I’m always looking for new ways to doctor up my veggies. On any given day I am roasting asparagus, cauliflower, zucchini and whatever else is in my fridge. I like to add Parmesan cheese and sprinkle with red pepper flakes to kick up the flavor. Finding this recipe for roasted broccoli has me headed to the farmers market right now to pick up the necessary ingredients!
If you’ve been around the food circles in New York City, the name Jimmy Bradley is a familiar one. He’s a rock star. Bradley opened his iconic restaurant The Red Cat in 1999, and since then has been serving New Yorkers a straightforward, market-driven menu that aims to please. No foams, no dusts, no deconstructed dishes or immersion circulators. Just good, local, seasonal American food with a nudge from the Mediterranean. It’s a formula that has been going strong for 15 years.
About five years ago, though, Bradley was itching to do more than his one-page menu allowed. So he added a second menu — one focused on vegetables. Since then, he has served a five-course vegetable menu nightly. His roster of dishes includes Bibb Lettuce Salad with goat cheese, sunchokes, pears and roasted lemon vinaigrette, Swiss Chard and Ricotta Ravioli with parsley, brown butter crumble and pine nut sauce, and Red Hot Rapini with browned garlic and chili flakes. One of his newest and most-popular dishes, created by Chef Michael Cooperman, is this rustic Roasted Broccoli with almonds, red onion, Parmesan and broccoli puree.
“The broccoli dish is a perfect example of the type cuisine we serve at The Red Cat,” said Bradley. “As is our Zucchini with Almonds and Pecorino. We feel that less is more — we like to use few ingredients in a dish, but prepare them perfectly, to showcase and highlight the flavor of the ingredients. In this case, that ingredient is broccoli. We prepare it a few different ways (including raw) in order to highlight its varied flavors and textures.”
“We treat vegetables as the main protein and we work around it,” said Bradley. “There’s not enough fish in the ocean; too much meat is bad for you, so eat more vegetables!”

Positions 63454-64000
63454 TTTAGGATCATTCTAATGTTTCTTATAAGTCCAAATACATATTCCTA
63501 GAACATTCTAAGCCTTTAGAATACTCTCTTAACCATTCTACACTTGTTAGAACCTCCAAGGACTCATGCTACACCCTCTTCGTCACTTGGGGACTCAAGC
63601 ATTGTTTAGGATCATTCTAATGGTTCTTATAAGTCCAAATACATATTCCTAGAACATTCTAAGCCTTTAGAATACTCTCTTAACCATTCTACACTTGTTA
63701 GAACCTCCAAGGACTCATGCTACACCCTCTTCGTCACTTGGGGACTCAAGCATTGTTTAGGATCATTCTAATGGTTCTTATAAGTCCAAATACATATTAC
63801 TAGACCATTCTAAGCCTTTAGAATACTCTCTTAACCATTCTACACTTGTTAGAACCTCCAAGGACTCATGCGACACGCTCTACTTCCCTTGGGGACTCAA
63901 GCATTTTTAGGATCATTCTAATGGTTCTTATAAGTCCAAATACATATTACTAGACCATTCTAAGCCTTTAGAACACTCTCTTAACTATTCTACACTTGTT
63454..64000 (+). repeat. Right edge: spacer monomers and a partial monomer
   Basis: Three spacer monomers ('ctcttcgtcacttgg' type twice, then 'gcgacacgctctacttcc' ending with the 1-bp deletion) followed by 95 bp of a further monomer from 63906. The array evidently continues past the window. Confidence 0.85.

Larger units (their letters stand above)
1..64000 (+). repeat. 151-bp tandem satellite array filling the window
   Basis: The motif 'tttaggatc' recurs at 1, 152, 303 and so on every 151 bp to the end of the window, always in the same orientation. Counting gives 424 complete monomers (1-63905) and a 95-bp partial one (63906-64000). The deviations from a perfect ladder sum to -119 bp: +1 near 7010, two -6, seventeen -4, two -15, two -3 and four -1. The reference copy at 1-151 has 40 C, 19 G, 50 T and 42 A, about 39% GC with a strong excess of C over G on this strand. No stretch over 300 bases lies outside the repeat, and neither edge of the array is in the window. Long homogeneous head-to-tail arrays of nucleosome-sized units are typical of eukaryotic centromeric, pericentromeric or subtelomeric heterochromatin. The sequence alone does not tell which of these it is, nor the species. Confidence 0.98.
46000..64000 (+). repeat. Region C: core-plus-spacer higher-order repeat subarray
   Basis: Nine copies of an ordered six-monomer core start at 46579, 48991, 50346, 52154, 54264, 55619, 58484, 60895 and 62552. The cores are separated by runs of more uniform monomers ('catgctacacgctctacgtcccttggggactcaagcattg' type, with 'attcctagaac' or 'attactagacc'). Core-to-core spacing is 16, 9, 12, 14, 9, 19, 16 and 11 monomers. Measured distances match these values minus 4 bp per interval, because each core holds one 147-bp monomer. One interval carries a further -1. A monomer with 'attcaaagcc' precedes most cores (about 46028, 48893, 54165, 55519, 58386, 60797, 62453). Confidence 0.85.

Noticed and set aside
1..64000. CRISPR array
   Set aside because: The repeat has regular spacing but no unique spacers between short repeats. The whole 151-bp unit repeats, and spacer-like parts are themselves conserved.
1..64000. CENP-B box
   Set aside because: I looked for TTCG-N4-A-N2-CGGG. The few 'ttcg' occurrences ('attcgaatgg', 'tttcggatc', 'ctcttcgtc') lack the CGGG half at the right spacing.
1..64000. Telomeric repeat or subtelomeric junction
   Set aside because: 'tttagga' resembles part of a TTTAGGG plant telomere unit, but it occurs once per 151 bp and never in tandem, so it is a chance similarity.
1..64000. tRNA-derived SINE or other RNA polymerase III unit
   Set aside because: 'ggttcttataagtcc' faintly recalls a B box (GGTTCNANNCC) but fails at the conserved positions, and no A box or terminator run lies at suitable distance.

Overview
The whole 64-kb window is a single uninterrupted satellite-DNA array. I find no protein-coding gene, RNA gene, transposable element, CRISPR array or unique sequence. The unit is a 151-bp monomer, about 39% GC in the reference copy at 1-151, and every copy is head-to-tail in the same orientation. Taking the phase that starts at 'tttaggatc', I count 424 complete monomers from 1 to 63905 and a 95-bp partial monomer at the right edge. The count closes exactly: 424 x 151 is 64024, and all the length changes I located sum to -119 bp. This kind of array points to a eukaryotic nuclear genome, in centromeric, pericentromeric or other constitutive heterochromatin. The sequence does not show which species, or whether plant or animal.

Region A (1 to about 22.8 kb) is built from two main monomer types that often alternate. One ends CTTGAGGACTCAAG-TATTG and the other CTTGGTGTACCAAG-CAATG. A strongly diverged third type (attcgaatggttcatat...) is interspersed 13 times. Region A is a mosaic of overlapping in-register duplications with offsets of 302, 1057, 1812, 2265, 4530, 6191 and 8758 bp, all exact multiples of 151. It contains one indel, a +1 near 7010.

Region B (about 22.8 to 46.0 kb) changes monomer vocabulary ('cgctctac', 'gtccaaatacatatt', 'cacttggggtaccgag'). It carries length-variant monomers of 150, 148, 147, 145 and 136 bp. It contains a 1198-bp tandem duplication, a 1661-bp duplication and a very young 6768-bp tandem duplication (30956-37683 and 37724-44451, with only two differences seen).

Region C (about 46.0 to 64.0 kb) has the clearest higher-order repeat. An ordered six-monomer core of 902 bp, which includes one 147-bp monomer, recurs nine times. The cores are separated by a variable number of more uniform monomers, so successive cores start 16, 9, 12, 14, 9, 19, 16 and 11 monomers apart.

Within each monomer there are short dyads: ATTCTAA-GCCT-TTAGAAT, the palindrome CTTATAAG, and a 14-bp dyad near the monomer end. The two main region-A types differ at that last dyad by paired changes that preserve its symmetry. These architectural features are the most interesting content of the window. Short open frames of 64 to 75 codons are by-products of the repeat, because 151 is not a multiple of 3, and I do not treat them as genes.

Yield: 4 servings
1 head broccoli
1 clove garlic, sliced
1/2 bunch parsley, picked and washed
1/4 cup canola oil
Salt and black pepper to taste
Extra virgin olive oil
1/4 of a small red onion, sliced paper thin
1/4 cup sliced toasted almonds
1/4 cup grated Parmesan
Using a paring knife, separate broccoli into three piles: one with florets, one with leaves and one with stems.
Take the stems and peel them using a paring knife; remove all the fibrous peels and chop the peels so they will cook evenly.
Take the peeled stems and shave them using a mandoline or a vegetable peeler, then soak them in ice-cold water with the broccoli leaves.
For the puree, bring a large pot of salted water to a boil, then add broccoli peels and any scraps. Cook till very tender, then shock in ice water. Add garlic to boiling water and blanch for 1 minute, then add picked parsley. Cook for 30 seconds and shock in ice water.
Drain broccoli peels, garlic and parsley on a towel, then put in a blender and puree with 1/4 cup canola oil. When the puree is a smooth consistency, season with salt and pepper to taste.
Preheat oven to 350 degrees F. Toss the broccoli florets with extra virgin olive oil, salt and black pepper. Put them on a sheet tray flat so they cook evenly; cook for 8 to 12 minutes or till tender. Keep warm.
To finish the dish, gently heat up the puree in a small pot. Reserve warm. Spin the stems and leaves in a salad spinner till dry. Put in a mixing bowl with the red onion, almonds, Parmesan, juice of half a lemon and a splash of olive oil. Toss salad and season with salt and pepper.
To plate the dish, put puree on the bottom of a plate, arrange florets, then top with the salad of stems.
Andrea Strong is a freelance writer whose work has appeared everywhere from The New York Times to Edible Brooklyn. She’s probably best known as the creator of The Strong Buzz, her food blog about New York City restaurants. She lives in Queens with her two kids, her husband and her big appetite.